eight years -- eight YEARS -- in which the United States looked on, doing nothing, while al Qaeda grew and prospered.

A reliable source for this information, please?

Is it me, or is Zbigniew Brzezinksi trotted out like a dancing bear every time someone on the inexperienced side of military policy needs a handy act for the big top?

I say this because if there's a better example of a failed foreign policy than Carter's four years straddling Ford and Reagan I don't know to whom it would belong. This was the guy who had a colleague named "Vance" who resigned rather than watch the inevitable, crushin debacle of American foreign and military policy we now think of the "hostage rescue" in Tehran.

Talk about a makeover!

O, what of this former hawkish-dovish thinker of big thoughts? Well, he gave us MX, Salt II, the Camp David Accords and Basket III.

But he also had some role in the Iran hostage debacle. Many in the diplomatic ranks pointed to his policies as encouragement for the Soviet invasion of Afghanistan. His 1979 paper discounting the notion of a rise in Jihadist militancy is almost the perfect example of poor forecasting, at best. It wasn't the first time. As an advisor to LBJ, he encouraged escalation in Vietnam, and his role in the campaign of W's father postponed the careers of Albright, Lake and Holbrooke. His contemporary endorsement of the creepy Walt effort about the "Lobby" influencing American foreign policy should make him verboten, but I guess there's always a second chance in America, right?

That's because he's now a "Realist" along with Kissinger and Scowcroft and a bunch of former CIA hacks and anti-Communist rightniks that the left once avoided, but now embrace.

Strange bedfellows.

Is this the guy we want to lecture us about Iran? Of all the people on the globe, we pick the one fellow most out of touch over the years about Iran, jihadist militancy, the Family Saud and the evolving terror campaign against Israel, the US and our allies?

Dance, Bear. Dance.

" I don't know about Joe, but I'll take smart over stupid any day of the week."

I don't know about Rosa, but I'll take the guy who ran with Gore over the architect of "smart" efforts like the Nojeh coup anyday.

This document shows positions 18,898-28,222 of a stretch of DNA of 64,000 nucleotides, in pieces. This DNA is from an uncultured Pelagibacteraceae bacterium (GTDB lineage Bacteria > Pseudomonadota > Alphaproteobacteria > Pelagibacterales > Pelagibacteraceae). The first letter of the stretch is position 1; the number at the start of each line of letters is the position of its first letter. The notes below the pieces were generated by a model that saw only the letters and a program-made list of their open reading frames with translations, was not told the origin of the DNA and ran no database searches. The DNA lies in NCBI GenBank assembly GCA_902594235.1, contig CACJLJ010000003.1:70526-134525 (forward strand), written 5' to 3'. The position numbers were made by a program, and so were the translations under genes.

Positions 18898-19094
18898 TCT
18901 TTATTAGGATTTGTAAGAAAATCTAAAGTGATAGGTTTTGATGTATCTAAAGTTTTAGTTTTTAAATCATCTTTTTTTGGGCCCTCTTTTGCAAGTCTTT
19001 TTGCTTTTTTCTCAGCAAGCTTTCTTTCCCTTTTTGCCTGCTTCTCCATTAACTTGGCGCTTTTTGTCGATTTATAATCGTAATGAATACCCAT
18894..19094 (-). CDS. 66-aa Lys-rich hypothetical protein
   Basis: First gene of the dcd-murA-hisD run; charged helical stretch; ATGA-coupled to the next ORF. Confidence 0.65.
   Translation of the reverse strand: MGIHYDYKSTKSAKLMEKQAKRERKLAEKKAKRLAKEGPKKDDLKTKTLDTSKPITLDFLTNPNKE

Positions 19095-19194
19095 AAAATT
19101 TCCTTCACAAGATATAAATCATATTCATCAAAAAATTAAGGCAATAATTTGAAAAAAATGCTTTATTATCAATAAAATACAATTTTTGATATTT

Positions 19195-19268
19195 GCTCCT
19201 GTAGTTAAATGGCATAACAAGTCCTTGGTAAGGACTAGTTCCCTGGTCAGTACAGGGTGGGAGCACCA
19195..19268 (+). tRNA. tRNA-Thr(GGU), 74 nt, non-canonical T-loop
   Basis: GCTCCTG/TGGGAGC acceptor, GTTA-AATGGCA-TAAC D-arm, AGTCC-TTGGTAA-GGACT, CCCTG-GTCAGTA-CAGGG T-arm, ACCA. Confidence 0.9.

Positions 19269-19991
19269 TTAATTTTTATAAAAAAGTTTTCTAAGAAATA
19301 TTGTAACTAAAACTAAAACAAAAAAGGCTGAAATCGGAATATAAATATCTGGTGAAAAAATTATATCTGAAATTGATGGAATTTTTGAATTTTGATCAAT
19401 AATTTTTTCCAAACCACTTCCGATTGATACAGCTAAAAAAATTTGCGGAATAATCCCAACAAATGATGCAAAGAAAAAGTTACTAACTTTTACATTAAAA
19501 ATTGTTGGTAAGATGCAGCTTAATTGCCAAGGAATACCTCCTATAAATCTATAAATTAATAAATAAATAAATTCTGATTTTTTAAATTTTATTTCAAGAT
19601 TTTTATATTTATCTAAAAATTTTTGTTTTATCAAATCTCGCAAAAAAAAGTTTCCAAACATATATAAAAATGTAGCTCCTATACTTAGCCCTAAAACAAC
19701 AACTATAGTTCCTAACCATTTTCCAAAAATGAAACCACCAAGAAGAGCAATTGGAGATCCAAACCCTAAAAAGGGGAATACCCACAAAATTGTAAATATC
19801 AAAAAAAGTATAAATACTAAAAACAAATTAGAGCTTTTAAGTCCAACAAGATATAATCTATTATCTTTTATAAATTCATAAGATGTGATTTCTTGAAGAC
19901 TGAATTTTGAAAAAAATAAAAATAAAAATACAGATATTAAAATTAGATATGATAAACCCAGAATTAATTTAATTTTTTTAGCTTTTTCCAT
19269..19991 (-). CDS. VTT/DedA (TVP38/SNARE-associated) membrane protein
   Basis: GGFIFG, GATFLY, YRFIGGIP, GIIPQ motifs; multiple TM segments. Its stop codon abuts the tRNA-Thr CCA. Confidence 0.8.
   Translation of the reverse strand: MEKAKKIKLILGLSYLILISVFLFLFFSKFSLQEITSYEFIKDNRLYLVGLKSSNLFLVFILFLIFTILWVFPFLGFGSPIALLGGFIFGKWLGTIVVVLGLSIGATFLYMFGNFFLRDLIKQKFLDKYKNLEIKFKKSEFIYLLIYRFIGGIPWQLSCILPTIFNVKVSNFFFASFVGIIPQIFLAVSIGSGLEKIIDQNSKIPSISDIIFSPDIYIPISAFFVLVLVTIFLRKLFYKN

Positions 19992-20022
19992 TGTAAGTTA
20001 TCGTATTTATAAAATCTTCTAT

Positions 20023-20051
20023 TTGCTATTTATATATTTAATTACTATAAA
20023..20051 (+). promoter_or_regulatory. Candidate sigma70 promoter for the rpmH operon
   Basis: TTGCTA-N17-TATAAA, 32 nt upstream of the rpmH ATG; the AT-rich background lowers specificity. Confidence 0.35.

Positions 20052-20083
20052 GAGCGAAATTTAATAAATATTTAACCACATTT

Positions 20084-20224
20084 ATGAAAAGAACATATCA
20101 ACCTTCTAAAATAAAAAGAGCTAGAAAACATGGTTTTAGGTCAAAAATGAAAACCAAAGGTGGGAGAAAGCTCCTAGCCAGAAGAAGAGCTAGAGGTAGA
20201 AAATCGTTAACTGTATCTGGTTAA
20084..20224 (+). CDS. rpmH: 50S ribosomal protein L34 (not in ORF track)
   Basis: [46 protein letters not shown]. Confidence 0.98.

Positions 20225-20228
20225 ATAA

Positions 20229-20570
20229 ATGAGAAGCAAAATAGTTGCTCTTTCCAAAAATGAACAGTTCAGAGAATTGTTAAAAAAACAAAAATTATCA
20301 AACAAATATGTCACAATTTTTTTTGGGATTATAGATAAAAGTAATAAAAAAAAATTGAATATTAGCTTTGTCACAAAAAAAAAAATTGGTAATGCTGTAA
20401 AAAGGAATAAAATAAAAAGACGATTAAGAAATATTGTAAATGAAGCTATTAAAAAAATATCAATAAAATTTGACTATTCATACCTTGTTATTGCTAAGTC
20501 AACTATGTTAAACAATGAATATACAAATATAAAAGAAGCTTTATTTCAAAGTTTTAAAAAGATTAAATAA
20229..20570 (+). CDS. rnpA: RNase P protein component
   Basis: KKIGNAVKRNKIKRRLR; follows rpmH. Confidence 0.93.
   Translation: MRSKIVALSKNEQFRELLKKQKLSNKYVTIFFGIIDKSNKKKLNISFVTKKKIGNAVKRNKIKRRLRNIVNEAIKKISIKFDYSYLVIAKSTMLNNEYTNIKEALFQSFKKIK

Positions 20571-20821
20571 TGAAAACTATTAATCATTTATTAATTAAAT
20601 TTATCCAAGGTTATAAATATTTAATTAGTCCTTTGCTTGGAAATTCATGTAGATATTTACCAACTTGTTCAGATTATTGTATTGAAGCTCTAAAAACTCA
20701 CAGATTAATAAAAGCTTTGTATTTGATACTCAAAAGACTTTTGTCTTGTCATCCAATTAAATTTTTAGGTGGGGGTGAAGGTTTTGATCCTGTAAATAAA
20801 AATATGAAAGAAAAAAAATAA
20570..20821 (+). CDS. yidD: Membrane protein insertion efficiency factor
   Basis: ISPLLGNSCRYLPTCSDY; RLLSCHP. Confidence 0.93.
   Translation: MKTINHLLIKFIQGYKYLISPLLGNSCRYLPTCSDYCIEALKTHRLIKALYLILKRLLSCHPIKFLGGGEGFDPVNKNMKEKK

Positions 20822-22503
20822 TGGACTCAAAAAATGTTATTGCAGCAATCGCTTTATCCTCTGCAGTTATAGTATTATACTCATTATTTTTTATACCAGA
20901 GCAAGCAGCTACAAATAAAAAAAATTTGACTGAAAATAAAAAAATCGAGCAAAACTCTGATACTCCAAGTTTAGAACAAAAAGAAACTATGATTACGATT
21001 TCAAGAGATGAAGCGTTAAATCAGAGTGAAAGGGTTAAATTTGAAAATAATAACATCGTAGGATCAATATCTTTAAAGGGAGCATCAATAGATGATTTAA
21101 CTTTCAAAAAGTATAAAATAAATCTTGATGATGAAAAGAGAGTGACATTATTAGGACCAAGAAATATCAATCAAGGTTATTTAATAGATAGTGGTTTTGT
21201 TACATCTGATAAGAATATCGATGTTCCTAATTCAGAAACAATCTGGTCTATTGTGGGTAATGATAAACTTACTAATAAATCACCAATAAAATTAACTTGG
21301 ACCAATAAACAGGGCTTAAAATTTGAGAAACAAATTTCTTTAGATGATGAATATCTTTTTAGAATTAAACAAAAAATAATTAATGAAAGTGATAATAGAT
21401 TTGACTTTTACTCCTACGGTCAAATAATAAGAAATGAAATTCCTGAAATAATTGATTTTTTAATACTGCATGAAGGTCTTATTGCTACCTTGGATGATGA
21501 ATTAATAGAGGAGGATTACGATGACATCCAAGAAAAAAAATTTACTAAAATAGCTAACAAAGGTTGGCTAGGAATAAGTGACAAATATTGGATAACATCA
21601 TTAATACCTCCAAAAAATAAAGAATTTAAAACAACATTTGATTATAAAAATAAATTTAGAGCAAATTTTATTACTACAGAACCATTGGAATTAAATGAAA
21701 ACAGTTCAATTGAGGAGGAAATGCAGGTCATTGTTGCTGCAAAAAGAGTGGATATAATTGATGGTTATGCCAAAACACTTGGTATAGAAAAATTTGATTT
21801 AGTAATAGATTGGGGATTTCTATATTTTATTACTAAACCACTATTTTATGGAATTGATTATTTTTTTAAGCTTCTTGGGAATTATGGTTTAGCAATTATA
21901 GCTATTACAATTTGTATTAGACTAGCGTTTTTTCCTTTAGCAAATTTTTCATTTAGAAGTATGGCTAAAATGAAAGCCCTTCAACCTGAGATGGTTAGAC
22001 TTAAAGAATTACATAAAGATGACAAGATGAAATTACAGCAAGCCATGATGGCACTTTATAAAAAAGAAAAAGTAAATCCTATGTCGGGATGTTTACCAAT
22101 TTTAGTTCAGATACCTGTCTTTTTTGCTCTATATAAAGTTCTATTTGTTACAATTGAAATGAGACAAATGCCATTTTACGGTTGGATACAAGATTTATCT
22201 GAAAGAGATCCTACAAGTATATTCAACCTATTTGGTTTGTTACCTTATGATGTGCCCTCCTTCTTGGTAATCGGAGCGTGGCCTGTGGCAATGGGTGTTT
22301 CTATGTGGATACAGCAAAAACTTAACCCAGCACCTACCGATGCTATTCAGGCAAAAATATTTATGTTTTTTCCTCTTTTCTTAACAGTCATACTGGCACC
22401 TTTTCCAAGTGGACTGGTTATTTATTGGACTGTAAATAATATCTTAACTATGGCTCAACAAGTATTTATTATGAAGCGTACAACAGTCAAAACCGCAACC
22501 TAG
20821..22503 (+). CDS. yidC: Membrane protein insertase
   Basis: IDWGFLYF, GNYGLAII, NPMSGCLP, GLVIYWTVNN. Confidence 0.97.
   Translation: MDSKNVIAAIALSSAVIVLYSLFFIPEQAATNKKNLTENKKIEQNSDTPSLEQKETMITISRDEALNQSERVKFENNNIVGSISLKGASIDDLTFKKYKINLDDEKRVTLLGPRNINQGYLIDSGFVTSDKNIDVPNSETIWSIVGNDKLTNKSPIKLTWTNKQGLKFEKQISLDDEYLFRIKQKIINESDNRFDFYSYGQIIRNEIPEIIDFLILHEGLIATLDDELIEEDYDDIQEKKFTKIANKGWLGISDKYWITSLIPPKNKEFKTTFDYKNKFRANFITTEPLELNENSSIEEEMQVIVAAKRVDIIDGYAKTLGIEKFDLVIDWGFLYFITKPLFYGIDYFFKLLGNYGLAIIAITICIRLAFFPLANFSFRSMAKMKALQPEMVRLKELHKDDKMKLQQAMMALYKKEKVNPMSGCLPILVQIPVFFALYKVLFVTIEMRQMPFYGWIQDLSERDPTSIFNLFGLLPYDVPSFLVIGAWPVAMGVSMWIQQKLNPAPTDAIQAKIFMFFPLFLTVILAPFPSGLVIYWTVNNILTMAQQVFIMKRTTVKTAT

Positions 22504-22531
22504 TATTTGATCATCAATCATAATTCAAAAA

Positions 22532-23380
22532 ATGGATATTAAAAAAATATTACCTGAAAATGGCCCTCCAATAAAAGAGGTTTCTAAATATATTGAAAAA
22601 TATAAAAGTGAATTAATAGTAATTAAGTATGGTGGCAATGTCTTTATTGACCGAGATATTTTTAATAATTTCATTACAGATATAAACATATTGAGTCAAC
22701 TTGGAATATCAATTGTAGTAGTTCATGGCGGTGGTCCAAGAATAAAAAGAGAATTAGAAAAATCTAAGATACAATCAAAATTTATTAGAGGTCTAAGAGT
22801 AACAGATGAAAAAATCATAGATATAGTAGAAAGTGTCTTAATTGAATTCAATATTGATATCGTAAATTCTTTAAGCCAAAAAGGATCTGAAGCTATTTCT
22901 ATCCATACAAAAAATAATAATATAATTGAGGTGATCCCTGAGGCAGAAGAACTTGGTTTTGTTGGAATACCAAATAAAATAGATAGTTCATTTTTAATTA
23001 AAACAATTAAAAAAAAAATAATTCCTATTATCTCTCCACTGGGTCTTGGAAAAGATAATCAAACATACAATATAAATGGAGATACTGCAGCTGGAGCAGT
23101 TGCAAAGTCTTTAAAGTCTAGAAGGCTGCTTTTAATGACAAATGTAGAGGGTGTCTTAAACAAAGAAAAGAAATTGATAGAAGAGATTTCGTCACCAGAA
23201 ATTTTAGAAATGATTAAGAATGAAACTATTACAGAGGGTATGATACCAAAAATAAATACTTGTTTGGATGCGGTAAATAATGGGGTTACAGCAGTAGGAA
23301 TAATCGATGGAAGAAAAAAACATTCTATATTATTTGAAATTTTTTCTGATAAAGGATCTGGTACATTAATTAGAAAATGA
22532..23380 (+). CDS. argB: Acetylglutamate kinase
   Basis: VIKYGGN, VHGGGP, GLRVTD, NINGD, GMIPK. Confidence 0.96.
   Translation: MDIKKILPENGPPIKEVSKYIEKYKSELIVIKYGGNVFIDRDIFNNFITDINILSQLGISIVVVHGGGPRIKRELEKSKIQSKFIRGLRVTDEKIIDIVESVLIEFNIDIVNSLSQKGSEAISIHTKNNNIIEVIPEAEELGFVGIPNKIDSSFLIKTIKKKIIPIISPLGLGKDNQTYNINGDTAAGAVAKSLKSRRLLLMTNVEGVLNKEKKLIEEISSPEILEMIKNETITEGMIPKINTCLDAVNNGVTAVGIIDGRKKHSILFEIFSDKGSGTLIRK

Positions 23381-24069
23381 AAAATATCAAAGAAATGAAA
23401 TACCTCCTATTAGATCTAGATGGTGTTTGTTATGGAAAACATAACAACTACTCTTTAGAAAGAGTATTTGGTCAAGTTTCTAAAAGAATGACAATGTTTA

At some point, someone is going to start asking questions about the rise of jihadist militancy in failed states such as Afghanistan, point to instances where the US aided a brutal despot like Hussein to foment a pointless coup in Iran, or his encouragement to PRC to coddle the Khmer Rouge as episodes that might make others around the world truly question to sagacity and morality of our foreign policy choices.

This is a 1998 interview with Zbigniew Brzezinksi, President Jimmy Carter’s national security advisor .


Q: Despite this risk, you were an advocate of this covert action [the U.S. government’s furnishing of weapons to Osama bin Laden and the Taliban, which brought the Soviets into Afghanistan]. But perhaps you yourself desired this Soviet entry into war and looked to provoke it?

B: It isn't quite that. We didn't push the Russians to intervene, but we knowingly increased the probability that they would.

Q: When the Soviets justified their intervention by asserting that they intended to fight against a secret involvement of the United States in Afghanistan, people didn't believe them. However, there was a basis of truth. You don't regret anything today?

B: Regret what? That secret operation was an excellent idea. It had the effect of drawing the Russians into the Afghan trap and you want me to regret it? The day that the Soviets officially crossed the border, I wrote to President Carter: We now have the opportunity of giving to the USSR its Vietnam war. Indeed, for almost 10 years, Moscow had to carry on a war unsupportable by the government, a conflict that brought about the demoralization and finally the breakup of the Soviet empire.

Q: And neither do you regret having supported the Islamic fundamentalism, having given arms and advice to future terrorists?

B: What is most important to the history of the world? The Taliban or the collapse of the Soviet empire? Some stirred-up Muslims or the liberation of Central Europe and the end of the cold war?

"Some stirred-up Muslims"--remember that as the U.S. empire collapses as a result of another case of government ineptitude.